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Abe hails 'Japanese Schindler' in Lithuania

January 14, 2018

Diplomat Chiune Sugihara gave visas to thousands of Jewish refugees after Nazi Germany and the Soviet Union invaded Poland in 1939. Japanese Prime Minister Shinzo Abe said he was "really very proud of him."

Japanese Prime Minister Shinzo Abe in Lithuania
Image: Reuters/I. Kalnins

Japanese Prime Minister Shinzo Abe visited Japan's former consulate in Lithuania on Sunday to honor Chiune Sugihara, a Japanese diplomat who defied orders and helped save an estimated 6,000 Jewish refugees during the Second World War.

"The courageous humanitarian act of Mr. Sugihara is highly appreciated by the whole world," Abe said in Kaunas, Lithuania's former capital. "I am really very proud of him."

The head of Lithuania's Jewish community, Faina Kukliansky, told AFP news agency, "Sugihara needed a lot of courage to do what he did, especially when we know that it was dangerous for him to defy the government's orders."

Read more: Japanese retain fascination with Anne Frank

Chiune Sugihara
Sugihara's actions were unknown for many decades after the warImage: picture-alliance/Kyodo

Defiant savior

Sugihara, who died in 1986 at the age of 86, worked tirelessly to give thousands of visas to Jewish refugees arriving from Poland shortly after the country was invaded by Nazi Germany and the Soviet Union in September 1939.

The visas, which Sugihara issued against the wishes of the Japanese government, allowed many Jews to travel via Russia to Japan despite Tokyo's alliance with Germany.

Most of the refugees who arrived in Japan were later interned in the Shanghai Ghetto until the end of the war.

German forces occupied Lithuania in June 1941 and killed some 200,000 Jews — the majority of Lithuania's pre-war Jewish population — before the end of the war in 1945.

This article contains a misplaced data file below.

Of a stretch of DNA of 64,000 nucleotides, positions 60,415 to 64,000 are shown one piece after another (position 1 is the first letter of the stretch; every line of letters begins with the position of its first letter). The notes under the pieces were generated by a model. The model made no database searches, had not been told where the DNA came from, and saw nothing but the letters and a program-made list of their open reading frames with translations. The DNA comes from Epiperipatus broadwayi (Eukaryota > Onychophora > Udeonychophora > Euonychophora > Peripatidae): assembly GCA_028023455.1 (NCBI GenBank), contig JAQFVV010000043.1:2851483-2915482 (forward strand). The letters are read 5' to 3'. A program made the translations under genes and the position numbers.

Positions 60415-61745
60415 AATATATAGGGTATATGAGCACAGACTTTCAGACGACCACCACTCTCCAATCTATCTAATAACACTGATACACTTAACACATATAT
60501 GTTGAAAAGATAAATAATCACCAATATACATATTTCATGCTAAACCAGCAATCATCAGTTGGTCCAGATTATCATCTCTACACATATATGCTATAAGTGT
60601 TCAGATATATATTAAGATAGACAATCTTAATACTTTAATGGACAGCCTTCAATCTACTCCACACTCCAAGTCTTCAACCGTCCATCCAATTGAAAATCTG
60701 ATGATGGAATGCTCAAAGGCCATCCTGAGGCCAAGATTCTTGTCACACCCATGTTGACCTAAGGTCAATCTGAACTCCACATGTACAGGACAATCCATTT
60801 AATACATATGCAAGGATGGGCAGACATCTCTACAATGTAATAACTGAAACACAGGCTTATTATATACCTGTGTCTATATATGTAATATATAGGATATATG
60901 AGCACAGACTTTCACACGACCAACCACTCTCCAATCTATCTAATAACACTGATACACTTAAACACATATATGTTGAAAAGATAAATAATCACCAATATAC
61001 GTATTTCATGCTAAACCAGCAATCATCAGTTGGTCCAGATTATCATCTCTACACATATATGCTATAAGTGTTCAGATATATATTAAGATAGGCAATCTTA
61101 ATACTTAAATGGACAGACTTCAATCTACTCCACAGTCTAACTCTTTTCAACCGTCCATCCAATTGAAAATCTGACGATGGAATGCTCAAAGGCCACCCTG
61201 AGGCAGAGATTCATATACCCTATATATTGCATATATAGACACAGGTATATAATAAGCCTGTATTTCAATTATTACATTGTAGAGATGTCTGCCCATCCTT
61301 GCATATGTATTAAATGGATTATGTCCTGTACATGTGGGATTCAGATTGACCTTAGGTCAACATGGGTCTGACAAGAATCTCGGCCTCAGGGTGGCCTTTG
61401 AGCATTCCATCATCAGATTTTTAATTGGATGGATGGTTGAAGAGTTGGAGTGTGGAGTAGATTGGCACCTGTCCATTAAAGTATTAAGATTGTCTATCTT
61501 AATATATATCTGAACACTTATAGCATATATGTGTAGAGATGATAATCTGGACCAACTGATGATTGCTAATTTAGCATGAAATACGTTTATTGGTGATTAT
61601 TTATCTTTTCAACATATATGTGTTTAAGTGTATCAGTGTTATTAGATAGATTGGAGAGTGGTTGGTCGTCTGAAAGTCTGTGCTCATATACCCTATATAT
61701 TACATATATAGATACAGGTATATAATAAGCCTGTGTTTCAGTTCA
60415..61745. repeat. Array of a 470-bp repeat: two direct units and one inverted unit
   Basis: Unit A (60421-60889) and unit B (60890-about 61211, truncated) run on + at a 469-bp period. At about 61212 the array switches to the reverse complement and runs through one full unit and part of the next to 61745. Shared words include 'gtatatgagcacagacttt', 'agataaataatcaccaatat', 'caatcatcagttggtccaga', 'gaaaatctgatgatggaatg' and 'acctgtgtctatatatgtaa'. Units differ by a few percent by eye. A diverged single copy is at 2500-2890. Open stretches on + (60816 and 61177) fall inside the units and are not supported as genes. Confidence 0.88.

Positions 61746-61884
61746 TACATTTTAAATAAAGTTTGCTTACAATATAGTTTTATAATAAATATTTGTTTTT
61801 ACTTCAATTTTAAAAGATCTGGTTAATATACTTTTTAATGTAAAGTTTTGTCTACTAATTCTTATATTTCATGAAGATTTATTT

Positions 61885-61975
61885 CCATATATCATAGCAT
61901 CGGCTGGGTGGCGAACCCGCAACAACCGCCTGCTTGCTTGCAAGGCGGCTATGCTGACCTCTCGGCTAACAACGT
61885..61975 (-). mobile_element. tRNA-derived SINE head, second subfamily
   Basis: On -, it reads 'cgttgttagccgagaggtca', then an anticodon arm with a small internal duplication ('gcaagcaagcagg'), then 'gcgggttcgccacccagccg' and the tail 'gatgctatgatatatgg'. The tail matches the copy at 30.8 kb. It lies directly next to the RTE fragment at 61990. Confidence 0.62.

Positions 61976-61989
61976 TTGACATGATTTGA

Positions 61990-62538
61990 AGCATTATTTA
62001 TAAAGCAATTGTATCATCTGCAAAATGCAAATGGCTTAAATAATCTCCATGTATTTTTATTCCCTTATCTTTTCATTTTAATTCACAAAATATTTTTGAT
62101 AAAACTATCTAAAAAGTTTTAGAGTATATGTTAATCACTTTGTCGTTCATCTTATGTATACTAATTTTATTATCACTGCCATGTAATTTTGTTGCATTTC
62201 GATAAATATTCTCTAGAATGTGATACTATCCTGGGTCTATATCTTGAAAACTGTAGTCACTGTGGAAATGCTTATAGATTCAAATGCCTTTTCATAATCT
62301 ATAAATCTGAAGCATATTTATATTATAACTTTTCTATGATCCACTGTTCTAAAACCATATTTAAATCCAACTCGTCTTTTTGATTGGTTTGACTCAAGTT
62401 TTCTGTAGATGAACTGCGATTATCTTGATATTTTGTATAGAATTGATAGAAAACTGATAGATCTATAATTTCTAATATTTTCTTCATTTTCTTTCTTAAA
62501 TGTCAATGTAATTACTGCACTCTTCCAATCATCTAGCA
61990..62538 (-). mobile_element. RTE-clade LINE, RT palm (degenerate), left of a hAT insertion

Read more: 'British Schindler' Nicholas Winton dies aged 106

Japanese Prime Minister Shinzo Abe signs a guest book in the former home of Chiune Sugihara
Abe said he was "very proud" of SugiharaImage: Reuters/I. Kalnins

'Japanese Schindler'

Israel's Yad Vashem museum honored Sugihara for his actions, which were unknown for many decades after the war, with the "Righteous among the Nations" title in 1984.

Some 22,000 people have received the title for their efforts to save Jews from death during the Holocaust.

Sugihara is known as "Japan's Schindler," a reference to German businessman Oskar Schindler who saved around 1,200 Jews during the war.

Read more: Schindler factory to become a Holocaust memorial

Original visa by "Japan's Schindler"
One of the original visas issued by Sugihara in 1940Image: picture-alliance/dpa

Guidance today

"Mr. Sugihara provides us with guidance as to how we should survive in this world, where rule-of-law-based international order is being challenged in various forms," Abe said ahead of his visit.

Japan's prime minister has been one of the most vocal critics of North Korea's drive to develop nuclear weapons and ballistic missiles in recent years.

Pyongyang's defiance of United Nations resolutions and repeated threats against other countries have led to a tense war-of-words between North Korean leader Kim Jong Un and US President Donald Trump.

Abe, who critics say has downplayed Japan's wartime atrocities, is touring the Baltic states and will also visit Bulgaria, Serbia and Romania during a six-day trip.

Read more: Russia rejects request to release files on Swedish diplomat who saved WWII Jews

amp/sms (AFP, Reuters)